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Saturday, February 11, 2006

Firewall

I love visiting the Essex Cinemas. I always feel so welcome and like part of a big family. It wasn’t until recently that I began to realize though that if I was a part of the family I must be the elderly aunt rather than one of the kids who has just graduated to the “big table” but still relates more to the young’uns than to the “old people.” As much as I adore talking movies with the staff at the Essex Cinemas I finally had to admit that most of the films I was referencing as the source material for the remakes, sequels, adaptations, or take-offs on other films were originally produced when the concession kids were in diapers. To most of them, Harrison Ford is what he is today, a standard action movie star, one of those guys who basically make the same movie over and over, battling villains with guns and explosions, guaranteeing an exciting if mindless two hour thrill ride.

For me the question is “When did Harrison Ford get so damned old?” Indiana Jones now looks like he could break a hip if he tried one of his trademark stunts. In his newest thriller,
Firewall, the poor guy plays Jack Stanfield and he looks like a Jack ~ a Jack o’ Lantern in mid November, if you know what I mean. The years are not being kind, and the fact that he is paired with the gorgeous Virginia Madsen as his wife, Beth, and he has two kids, aged 14 and 8, seems to be stretching credibility before the story begins. I’m sorry, but I kept thinking the kids should be calling him “Grandpa” and Virginia should be calling him “Dad” not swapping spit with him in their magnificent multi-million dollar Seattle area estate.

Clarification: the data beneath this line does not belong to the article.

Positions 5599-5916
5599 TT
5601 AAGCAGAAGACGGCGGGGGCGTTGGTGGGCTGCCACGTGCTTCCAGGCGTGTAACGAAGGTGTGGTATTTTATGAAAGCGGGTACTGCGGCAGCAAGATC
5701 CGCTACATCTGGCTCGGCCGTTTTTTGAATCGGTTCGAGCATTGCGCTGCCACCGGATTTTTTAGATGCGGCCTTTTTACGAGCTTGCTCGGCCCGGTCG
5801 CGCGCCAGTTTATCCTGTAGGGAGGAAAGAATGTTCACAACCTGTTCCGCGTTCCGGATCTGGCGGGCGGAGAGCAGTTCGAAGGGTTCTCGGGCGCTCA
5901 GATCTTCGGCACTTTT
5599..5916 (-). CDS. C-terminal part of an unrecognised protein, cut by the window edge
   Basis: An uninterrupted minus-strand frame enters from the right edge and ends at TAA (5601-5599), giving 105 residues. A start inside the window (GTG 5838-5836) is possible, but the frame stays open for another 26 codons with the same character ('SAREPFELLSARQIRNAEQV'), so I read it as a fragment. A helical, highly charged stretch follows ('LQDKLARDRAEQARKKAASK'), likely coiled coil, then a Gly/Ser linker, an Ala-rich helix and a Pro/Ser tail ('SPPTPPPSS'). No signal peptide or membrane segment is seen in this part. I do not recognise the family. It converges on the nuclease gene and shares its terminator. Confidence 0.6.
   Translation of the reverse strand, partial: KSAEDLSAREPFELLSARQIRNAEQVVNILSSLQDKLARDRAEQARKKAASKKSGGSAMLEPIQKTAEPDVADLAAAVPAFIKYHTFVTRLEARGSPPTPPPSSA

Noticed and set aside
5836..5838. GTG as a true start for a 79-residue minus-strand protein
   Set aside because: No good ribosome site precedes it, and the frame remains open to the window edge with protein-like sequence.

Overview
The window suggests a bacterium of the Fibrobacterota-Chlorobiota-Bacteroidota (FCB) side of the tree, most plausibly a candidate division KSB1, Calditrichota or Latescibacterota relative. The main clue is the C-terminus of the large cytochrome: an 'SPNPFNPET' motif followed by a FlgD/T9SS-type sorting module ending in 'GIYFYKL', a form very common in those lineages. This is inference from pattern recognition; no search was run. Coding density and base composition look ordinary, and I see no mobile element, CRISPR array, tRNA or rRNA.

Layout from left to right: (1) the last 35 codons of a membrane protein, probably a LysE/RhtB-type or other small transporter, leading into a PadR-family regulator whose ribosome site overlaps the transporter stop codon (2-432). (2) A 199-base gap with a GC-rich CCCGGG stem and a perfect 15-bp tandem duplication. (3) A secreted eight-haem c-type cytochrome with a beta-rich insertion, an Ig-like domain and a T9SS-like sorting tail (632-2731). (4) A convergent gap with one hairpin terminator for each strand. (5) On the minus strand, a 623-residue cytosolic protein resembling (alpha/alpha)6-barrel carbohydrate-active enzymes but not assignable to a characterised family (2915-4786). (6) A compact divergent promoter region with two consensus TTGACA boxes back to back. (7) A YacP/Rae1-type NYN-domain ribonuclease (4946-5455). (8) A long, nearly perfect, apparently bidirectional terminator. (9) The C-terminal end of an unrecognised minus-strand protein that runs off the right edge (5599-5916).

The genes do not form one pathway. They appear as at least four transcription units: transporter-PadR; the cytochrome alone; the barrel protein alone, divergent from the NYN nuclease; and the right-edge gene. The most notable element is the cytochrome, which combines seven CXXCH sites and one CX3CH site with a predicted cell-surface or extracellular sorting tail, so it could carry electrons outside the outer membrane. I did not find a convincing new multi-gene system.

Jack is some genius banker who is in charge of computer security for the Landrock Pacific Bank,
which, much to his chagrin is in the process of undergoing a merger with another bank in Wichita, Kansas. As if he isn’t having enough stress dealing with that headache, his life becomes even much more complicated upon meeting Bill Cox (Paul Bettany, A Beautiful Mind; Master and Commander: The Far Side of the World). Mr. Cox is supposedly in town representing the other bank’s interests but quickly makes it known that he has a much more personal agenda. He intends to have Jack siphon off $10,000 from each of Landrock Pacific’s top 10,000 customers and divert these funds to Cox’s off-shore accounts. To ensure Jack’s cooperation, while the two were meeting to discuss bank business Cox was having his team break into the Stanfield home and take Jack’s family hostage.

What follows is a tense if familiar thriller with Ford in his traditional macho role as the quiet yet powerhouse hero who will strike at just the most precise moment to set things right. At first it is a stretch to imagine him as the computer genius he is asked to play, probably because it is such a seemingly passive activity for a man we, the audience, know can provide the kick-butt energy necessary to be much more physical, but once he makes it clear that he has plans of his own regarding these home invaders it is easier to forgive the silliness of logic and just go with the flow of the story. After all, it’s a Harrison Ford movie, and you know he is going to get the bad guys. It’s just that simple.

The movie does languish in a few spots. It suffers from the usual movie clichés. One of the children is sick and could die without medical treatment. There is dissention in the ranks of the goons, and someone at the bank is just a few steps behind in figuring out that Jack is up to something fishy with the wire transfer system, all leading to detours along the way before the (obvious) final confrontation between Jack and Cox. It wouldn’t be a Ford movie if things didn’t get physical, and so, despite the 30 year difference in their ages, Ford and Bettany engage in a dazzling and bloody knock-down-drag-out that is as well-choreographed as a Martha Graham dance recital. I wouldn’t think of spoiling the ending for you, but I’ll bet you can guess how it ends.

One hint: Think pretty much just like every other Harrison Ford movie.

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